I haven’t had much chance to embrace some of the winter weather traditions my mother passed onto us when my brother and I were kids, since it’s been in the mid-seventies here in Atlanta.  But, this time of year makes me nostalgic nonetheless, and for me simple memories are often what bring me serenity.  It may not be a Rumi poem, but my heart fills with love and joy and that’s the ultimate sankalpa or ‘purpose’, isn’t it?  When you hear some of the most spiritual leaders and teachers speak, they’ll often tell you that spirituality isn’t always a surreal, out-of-body experience.  Spirituality is often being at home with your human-ness and embracing the simplest experiences with love.

When we were little, my mom would prepare us for sled riding as if we were headed to base camp at Mt. Everest.  Among the 30 minute long ritual that had us feeling restricted and sweaty were wrapping our feet in Wonderbread bags before putting on our boots to keep our tootsies warm and dry.  At the time it seemed silly and unnecessary, but we were suited in enough winter armor that we could play for hours without getting frostbite or even chilled.

We would come home kick of our sopping boots and snow suits in the mudroom, and march upstairs with static cling hair and red cheeks where my mother would greet us with hot cocoa or soup. I actually get teary-eyed and my heart swells when I think about those days. So, for me, I catch glimpses of the divine through these memories. Pure, joyful bliss.

There are tons of unique family traditions we still practice today around the holidays like fondue on Christmas Eve, spending time together on boxing day, and playing board games like Scrabble and Scattergories after dessert on Christmas day. And even though we can all get on each other’s nerves (let’s face it, family time can be trying), we do love being together and celebrating the holidays in our ‘old-fashioned’ way. And, to me, THAT is spirituality incarnate.

As Pierre Teilhard de Chardin said, We are not human beings having a spiritual experience; we are spiritual beings having a human experience.”

Namaste.

– Your Charmed Yogi

(Photo:Flickr)

The Power of Expectation

Acceptance.

We talk a lot about letting go of expectation in yoga.  Expectation of others, and expectations of ourselves.  But, part of being human is recognizing that we do have certain expectations that we can either let go or learn to shift.  But here’s a different perspective on the power of acceptance for what is vs. expectation from ourselves and in relationships from one of my favorite bloggers, Janis Cohen, LCSW.  Expectations are a part of all relationships, including the relationship you have with yourself.  They are the deal breakers.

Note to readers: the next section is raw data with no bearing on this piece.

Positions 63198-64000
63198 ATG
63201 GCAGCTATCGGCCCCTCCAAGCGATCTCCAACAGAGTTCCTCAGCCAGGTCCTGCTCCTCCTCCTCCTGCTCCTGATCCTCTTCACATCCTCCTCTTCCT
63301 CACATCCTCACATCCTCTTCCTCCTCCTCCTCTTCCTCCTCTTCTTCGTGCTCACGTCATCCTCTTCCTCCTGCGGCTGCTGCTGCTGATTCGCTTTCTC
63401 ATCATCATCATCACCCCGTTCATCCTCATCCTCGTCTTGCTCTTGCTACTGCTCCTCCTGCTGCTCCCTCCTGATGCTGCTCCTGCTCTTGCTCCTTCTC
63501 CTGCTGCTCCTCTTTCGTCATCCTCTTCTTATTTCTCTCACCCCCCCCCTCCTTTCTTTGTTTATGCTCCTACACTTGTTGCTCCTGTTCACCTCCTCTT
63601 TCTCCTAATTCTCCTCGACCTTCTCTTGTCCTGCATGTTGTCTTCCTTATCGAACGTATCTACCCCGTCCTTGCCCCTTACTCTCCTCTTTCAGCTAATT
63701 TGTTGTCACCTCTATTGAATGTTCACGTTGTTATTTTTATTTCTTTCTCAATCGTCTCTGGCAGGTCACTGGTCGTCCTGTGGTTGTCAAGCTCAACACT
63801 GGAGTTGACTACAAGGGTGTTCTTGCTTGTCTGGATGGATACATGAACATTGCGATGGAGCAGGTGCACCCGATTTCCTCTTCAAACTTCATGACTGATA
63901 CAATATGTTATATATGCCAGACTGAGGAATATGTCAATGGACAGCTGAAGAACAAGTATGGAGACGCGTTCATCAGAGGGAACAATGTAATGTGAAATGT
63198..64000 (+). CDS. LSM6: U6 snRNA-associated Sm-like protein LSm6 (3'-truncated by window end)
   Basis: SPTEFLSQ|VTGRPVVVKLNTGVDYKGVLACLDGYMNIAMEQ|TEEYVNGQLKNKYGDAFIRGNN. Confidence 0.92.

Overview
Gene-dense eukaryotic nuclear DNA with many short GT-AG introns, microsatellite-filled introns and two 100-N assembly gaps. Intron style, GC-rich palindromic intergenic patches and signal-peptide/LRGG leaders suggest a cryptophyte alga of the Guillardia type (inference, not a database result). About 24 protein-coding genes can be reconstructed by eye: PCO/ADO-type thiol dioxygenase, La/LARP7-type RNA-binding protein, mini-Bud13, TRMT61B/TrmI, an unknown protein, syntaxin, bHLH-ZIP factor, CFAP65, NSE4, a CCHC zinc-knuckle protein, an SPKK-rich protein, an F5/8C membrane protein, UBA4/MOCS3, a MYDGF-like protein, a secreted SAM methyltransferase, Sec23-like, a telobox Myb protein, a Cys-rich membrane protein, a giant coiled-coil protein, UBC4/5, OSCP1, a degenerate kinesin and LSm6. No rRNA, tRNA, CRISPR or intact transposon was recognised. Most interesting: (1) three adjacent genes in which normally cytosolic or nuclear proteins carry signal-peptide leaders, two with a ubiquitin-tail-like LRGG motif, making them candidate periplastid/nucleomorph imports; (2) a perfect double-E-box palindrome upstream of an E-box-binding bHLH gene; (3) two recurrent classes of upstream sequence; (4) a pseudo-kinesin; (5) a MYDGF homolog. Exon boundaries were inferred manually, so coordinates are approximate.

You expect others to be a certain way and, if you are intuitive enough, you get what you expect by expecting the right things from the right people.

Read the full post, “The Power of Expectation” on The Human Experience blog.

Namaste.

– Your Charmed Yogi

Photo credit: Pinterest

Please return your seat to its upright soulful position

woman's soul in a treeAfter about a half a year of introspection mixed with a shift in intention after going through yoga teacher training, I recently decided to unplug and get away from my environment for a few days to just “sit with myself.”  As a nation of stimulus addicts, we’re often unaware of how promiscuous we are with our senses in an effort to avoid being with ourselves.   Televisions, computers, smartphones, iPads, DVRs have invaded our consciousness within the last decade with such vigor that it has become quite unsettling.

These technological means we use to ‘distract’ ourselves have created a cycle of addiction like caffeine, and we no longer know how to just ‘be.’  We aren’t comfortable in our own company alone.  In fact, when we do have everything turned off, we fill the void with an incessant inner monologue that can very quickly spin us up into a state of fear.

So, I got away from the electromagnetic storm of the city, and found myself in a remote town in the north Georgia mountains  with no telephone, no television, no stereo.  Just quiet and me.   Continue reading

The breath inside the breath

Are you looking for me?
I am in the next seat.
My shoulder is against yours.
you will not find me in the stupas,
not in Indian shrine rooms,
nor in synagogues,
nor in cathedrals:
not in masses,
nor kirtans,
not in legs winding around your own neck,
nor in eating nothing but vegetables.
When you really look for me,
you will see me instantly —
you will find me in the tiniest house of time.
Kabir says: Student, tell me, what is God?
He is the breath inside the breath.”
― Kabir

Namste.

– Your Charmed Yogi

Photo credit: Pinterest